as a possible symptom.
When Mr. Poe died, pages from what some believe was the last piece of his work were found.
There was no title, and it wasn't complete, but the pages seem to be a short journal describing a man's experience during
a storm on New Year's Day in 1796, titled, "The Light-House."
The narrator briefly comments that he hears some echo in the walls, but then he quickly ignores this and says, as if
he is trying to convince himself, that his worries are "all nonsense."
"It is strange
that I never observed, until this moment, how dreary a sound that word has — “alone”! I could
half fancy there was some peculiarity in the echo of these cylindrical walls — but oh, no! — this
is all nonsense."
Maybe Mr. Poe wasn't crazy or mad. Maybe he heard some of the
same heartbeat-like sounds we hear. It's such a complex sound and sensation to describe, yet he does it so well, doesn't he?
So well that, I believe, he may very well have experienced the sounds himself. But since the outside world
couldn't hear them, he lived a life of denial and shame. It's a possible theory, no?
Like when he wondered if
the walls were creaking in his home? This same home where he isolated himself to, perhaps, cope with an often debilitating
symptom. How many times did you wonder if the sound you hear was in your home? After all, it's much more difficult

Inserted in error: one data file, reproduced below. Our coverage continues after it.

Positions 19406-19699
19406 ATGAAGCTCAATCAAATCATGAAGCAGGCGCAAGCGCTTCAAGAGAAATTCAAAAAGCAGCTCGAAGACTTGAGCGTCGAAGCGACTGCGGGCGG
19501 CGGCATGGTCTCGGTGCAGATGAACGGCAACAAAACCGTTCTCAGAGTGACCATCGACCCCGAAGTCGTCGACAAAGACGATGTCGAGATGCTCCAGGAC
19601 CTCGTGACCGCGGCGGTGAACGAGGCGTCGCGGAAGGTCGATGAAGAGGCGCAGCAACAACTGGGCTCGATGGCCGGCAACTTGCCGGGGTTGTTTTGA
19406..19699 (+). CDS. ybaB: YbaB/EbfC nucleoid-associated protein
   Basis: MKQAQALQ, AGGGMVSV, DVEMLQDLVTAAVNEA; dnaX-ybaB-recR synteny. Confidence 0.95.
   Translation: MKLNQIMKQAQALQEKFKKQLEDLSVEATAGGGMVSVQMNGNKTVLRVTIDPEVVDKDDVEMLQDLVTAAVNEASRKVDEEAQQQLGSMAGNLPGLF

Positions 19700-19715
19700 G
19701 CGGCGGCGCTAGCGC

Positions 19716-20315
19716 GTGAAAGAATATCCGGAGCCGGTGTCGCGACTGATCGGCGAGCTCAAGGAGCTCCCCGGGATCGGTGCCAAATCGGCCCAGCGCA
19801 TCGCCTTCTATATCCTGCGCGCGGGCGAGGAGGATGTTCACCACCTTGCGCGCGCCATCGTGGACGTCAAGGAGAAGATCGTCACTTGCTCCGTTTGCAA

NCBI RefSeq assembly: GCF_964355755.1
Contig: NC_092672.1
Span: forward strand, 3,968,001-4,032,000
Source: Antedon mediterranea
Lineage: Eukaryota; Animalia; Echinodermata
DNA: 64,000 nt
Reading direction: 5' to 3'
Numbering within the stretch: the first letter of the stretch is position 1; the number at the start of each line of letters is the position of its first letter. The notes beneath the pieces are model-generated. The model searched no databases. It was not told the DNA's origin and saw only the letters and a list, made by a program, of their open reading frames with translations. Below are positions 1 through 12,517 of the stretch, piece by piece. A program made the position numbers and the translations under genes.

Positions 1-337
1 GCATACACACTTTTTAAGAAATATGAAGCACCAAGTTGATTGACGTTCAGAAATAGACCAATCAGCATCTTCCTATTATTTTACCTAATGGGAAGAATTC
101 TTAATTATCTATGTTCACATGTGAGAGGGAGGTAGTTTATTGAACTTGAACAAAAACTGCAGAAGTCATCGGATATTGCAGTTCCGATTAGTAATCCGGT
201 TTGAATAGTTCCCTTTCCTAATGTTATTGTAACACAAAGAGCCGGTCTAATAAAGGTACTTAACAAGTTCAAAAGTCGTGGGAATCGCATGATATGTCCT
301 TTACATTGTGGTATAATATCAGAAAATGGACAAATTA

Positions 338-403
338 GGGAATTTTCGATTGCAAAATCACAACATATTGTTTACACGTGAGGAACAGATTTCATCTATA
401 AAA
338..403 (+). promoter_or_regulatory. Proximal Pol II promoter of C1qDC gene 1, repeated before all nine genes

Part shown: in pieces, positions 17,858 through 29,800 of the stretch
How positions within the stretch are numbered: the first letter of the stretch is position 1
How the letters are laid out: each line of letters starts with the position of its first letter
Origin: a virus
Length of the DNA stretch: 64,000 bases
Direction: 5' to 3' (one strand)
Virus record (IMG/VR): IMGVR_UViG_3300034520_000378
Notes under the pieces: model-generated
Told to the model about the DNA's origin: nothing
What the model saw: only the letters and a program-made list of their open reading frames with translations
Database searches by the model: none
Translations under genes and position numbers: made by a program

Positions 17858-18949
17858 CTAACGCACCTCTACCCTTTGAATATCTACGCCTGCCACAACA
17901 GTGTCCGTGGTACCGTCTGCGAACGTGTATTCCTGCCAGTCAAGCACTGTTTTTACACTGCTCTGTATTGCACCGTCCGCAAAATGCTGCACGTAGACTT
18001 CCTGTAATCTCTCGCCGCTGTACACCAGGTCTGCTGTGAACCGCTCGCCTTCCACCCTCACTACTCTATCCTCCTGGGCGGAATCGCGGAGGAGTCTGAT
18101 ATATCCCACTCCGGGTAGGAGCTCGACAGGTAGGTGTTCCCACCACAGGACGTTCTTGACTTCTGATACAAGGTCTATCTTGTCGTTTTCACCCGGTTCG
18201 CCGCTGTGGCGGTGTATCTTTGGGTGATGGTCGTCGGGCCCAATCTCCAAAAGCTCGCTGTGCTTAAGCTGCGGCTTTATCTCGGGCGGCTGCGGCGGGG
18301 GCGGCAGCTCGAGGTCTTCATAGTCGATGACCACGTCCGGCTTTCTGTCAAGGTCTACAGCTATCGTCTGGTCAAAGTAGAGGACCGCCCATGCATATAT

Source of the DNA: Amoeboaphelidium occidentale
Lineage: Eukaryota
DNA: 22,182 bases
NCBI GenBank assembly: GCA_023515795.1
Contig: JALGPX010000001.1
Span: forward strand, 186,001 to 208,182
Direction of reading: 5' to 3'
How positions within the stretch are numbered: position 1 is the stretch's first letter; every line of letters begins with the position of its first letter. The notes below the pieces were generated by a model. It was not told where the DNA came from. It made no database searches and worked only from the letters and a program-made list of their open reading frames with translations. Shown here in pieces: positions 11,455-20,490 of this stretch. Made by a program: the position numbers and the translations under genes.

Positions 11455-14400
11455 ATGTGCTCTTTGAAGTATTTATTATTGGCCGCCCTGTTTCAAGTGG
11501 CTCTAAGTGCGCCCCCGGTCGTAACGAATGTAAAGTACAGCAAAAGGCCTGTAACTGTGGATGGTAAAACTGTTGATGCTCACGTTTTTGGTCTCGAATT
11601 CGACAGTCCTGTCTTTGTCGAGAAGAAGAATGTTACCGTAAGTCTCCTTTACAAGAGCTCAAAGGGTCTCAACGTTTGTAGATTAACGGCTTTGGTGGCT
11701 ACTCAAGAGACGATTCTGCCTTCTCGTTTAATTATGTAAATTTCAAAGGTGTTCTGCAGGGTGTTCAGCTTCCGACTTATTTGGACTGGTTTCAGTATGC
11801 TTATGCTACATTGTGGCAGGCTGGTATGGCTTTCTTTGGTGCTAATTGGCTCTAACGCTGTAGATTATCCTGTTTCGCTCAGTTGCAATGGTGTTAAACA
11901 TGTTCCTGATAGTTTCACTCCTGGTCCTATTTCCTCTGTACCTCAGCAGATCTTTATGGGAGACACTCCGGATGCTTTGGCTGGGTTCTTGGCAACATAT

to explain or accept that the noise is internal.
The only difference is now, with the help of the Internet, we have this site and a growing network of whooshers
and doctors around the world who understand the symptom: pulsatile tinnitus sufferers no longer have to feel alone.
Since historians agree that Edgar Allan Poe invented the modern detective story, perhaps it's time to reconsider Mr.
Poe's intriguing life and work, his legacy as an artist and how the mystery behind his health and eventual death fit in to
Were the noises really there or were they imagined? Might others have heard them if only they tried?
Could Edgar Allan Poe be the first on our list of Famous People With Pulsatile Tinnitus?
Poll Results: Are You A Whoosher Who Experiences Hyperacusis?
Hyperacusis is an over-sensitivity to or lower tolerance for certain frequencies of sound. These interesting results from our
(albeit non-scientific) poll show that over half of whooshers who responded do experience hyperacusis in
addition to pulsatile tinnitus.
Yes, I also experience hyperacusis. 58% (58 votes)
No, I do not experience hyperacusis. 27% (27 votes)
I'm not sure if I experience hyperacusis.13% (13 votes)
Poll questions are like little pockets of insight into our cases, and our doctors may find them
helpful as well as interesting, so thank you for participating! We have a brand new poll up on the righthand side of
this page... please vote and let your whoosh be heard!
And be sure to see our Poll Results page, where we compile all previous Whooshers.com polls and results.